Interview 49 - Sarah

Age at interview: 20
Brief Outline: Sarah's uses an oral contraceptive called Cilest and says that it suits her fine. She gets her contraceptive from a walk in Family Planning clinic because it is easier and quicker than having to make a GP appointment. Once she used a pharmacy for family planning and got a very well informed and sensitive service.
Background: Single; full time student at her final year at university. Ethnic background' White British.

More about me...

Sarah’s uses an oral contraceptive called Cilest and says that it suits her fine. She finds it quicker to get her contraceptives from the local Family Planning Clinic rather than her GP. Getting an appointment with her GP can take weeks whereas the Family Planning clinic is a walk-in-centre and she usually gets seen in a short period of time. Sarah describes the staff at Family Planning as friendly and efficient but feels that she wasn’t given information such as why they offered her Cilest and not another oral contraceptive or its possible side-effects. But Sarah has no concerns about her oral contraceptive mainly because she hasn’t experience any problems with it. On one occasion her GP suggested she change to an implant indicating that it is efficient and safer but Sarah doesn’t like the idea of having something under her skin that she can feel and see besides she doesn’t have problems remembering to take her contraceptive pill.

Sarah’s experience of using pharmacies for family planning or sexual health is limited. She did once when she had to take emergency contraception and thinks that the service was really good and sensitive. She received all the information and advice just like when she got it from her GP. Her main reservation to not use pharmacies has to do with financial considerations (you have to pay for it but from the GP is free) rather than quality of service.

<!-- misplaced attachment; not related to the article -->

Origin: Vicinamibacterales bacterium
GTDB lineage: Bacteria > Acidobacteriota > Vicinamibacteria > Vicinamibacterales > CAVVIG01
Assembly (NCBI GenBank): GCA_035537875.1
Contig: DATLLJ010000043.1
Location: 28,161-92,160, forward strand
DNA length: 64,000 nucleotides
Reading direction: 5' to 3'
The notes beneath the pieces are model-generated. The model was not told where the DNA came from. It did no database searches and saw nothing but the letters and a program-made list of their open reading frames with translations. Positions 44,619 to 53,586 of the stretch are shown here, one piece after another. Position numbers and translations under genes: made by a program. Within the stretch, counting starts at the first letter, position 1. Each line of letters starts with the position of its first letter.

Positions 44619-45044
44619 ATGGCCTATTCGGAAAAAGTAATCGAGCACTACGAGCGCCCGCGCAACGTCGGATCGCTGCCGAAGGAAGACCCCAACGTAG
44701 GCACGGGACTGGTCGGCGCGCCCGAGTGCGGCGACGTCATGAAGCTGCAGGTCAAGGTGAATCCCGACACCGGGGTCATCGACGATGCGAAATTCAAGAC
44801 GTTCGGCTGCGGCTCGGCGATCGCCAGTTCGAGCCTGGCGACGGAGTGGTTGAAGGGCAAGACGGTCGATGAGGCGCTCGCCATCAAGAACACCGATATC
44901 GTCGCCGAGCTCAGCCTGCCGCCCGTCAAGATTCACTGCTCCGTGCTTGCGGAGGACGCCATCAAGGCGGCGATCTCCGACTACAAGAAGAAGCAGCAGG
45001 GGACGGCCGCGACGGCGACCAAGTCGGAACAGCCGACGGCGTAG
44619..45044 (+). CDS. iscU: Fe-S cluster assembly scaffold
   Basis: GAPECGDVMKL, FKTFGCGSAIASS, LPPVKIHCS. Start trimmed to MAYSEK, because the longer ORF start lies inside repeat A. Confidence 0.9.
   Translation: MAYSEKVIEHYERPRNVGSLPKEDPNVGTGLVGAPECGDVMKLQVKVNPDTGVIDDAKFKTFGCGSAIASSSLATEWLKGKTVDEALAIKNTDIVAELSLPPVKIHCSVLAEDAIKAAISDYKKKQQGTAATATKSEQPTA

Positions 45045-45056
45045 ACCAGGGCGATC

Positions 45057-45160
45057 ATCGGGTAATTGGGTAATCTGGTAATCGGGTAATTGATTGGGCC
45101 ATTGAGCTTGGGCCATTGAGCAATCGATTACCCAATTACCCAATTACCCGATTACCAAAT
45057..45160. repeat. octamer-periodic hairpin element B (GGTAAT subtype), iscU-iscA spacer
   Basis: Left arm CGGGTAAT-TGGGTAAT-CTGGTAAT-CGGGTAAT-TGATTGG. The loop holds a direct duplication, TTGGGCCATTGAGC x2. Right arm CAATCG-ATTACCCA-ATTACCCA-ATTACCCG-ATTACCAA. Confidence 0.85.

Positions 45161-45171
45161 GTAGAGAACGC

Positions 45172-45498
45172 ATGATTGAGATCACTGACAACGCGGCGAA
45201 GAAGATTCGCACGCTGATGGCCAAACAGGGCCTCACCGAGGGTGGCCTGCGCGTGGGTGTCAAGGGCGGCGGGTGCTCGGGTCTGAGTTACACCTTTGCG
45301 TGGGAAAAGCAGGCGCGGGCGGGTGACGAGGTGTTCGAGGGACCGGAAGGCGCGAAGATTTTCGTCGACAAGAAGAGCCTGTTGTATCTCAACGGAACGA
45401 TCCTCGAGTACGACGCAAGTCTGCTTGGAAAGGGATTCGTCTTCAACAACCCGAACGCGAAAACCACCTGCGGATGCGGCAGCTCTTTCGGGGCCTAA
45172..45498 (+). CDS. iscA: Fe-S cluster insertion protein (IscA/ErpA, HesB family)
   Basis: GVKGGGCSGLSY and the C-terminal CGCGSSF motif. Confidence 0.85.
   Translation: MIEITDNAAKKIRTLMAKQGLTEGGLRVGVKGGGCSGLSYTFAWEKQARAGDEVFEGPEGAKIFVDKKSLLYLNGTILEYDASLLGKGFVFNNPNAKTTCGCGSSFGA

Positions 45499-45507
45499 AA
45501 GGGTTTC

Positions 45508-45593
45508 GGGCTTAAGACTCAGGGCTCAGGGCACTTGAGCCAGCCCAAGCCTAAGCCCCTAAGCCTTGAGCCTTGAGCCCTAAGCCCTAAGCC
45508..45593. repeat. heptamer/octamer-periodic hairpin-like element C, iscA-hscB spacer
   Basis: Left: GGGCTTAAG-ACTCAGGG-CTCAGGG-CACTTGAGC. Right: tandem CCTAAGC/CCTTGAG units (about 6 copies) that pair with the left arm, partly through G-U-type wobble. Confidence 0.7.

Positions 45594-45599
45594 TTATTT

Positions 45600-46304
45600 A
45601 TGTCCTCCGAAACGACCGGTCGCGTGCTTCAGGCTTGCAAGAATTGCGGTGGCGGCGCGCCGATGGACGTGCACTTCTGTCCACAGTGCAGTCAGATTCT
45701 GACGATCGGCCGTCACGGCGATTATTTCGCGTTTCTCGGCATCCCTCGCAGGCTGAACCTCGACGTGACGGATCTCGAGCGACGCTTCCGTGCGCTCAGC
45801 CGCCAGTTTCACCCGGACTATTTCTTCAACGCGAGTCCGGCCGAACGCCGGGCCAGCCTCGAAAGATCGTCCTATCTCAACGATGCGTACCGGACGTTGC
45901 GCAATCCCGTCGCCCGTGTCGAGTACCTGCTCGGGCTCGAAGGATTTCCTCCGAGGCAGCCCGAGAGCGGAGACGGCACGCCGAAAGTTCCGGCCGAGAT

On one occasion when she went to the Family Planning clinic for her contraceptive, they offered a Chlamydia test and she have one done. More recently, she decided to go and get tested for all sexually transmitted infections (STI’s). Sarah thinks that there is a lot of information and awareness campaigns about Chlamydia but not nearly enough information about all the others STI’s. She adds that people shouldn’t be embarrassed to talk about a positive diagnosis because being infected by a partner is common and not your fault. At the start of their relationship, Sarah and her boyfriend decided to test before stop using condoms. Sarah admits that it was more her idea but her boyfriend accepted.


Sarah didn’t consider the implant as a contraceptive option because she dislikes the idea of...



Last time I went to my doctors to get my next packet of my pill was in the summer holidays and I was in City so I waited for my actual doctor this time and they said, I just said, “Could I get another packet?” And then he said about getting the implant in my arm and saying how it was more efficient, safer and could have it for three years and it doesn’t mean you have to remember to take a pill every day. But I said that I wasn’t really interested.